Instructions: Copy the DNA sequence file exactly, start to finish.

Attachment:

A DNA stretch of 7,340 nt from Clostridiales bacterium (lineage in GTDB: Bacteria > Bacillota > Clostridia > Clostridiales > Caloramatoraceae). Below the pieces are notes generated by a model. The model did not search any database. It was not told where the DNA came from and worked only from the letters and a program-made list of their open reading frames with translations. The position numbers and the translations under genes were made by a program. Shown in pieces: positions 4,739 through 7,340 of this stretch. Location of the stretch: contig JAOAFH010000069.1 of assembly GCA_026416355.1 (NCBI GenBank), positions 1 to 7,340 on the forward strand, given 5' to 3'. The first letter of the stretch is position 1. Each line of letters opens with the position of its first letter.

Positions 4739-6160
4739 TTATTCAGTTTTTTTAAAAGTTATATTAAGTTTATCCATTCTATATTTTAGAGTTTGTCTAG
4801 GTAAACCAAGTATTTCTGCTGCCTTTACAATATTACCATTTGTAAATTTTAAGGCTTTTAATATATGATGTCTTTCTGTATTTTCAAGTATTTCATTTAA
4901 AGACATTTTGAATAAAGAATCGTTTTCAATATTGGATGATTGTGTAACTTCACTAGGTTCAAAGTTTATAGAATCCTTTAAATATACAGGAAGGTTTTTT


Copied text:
A DNA stretch of 7,340 nt from Clostridiales bacterium (lineage in GTDB: Bacteria > Bacillota > Clostridia > Clostridiales > Caloramatoraceae). Below the pieces are notes generated by a model. The model did not search any database. It was not told where the DNA came from and worked only from the letters and a program-made list of their open reading frames with translations. The position numbers and the translations under genes were made by a program. Shown in pieces: positions 4,739 through 7,340 of this stretch. Location of the stretch: contig JAOAFH010000069.1 of assembly GCA_026416355.1 (NCBI GenBank), positions 1 to 7,340 on the forward strand, given 5' to 3'. The first letter of the stretch is position 1. Each line of letters opens with the position of its first letter.

Positions 4739-6160
4739 TTATTCAGTTTTTTTAAAAGTTATATTAAGTTTATCCATTCTATATTTTAGAGTTTGTCTAG
4801 GTAAACCAAGTATTTCTGCTGCCTTTACAATATTACCATTTGTAAATTTTAAGGCTTTTAATATATGATGTCTTTCTGTATTTTCAAGTATTTCATTTAA
4901 AGACATTTTGAATAAAGAATCGTTTTCAATATTGGATGATTGTGTAACTTCACTAGGTTCAAAGTTTATAGAATCCTTTAAATATACAGGAAGGTTTTTT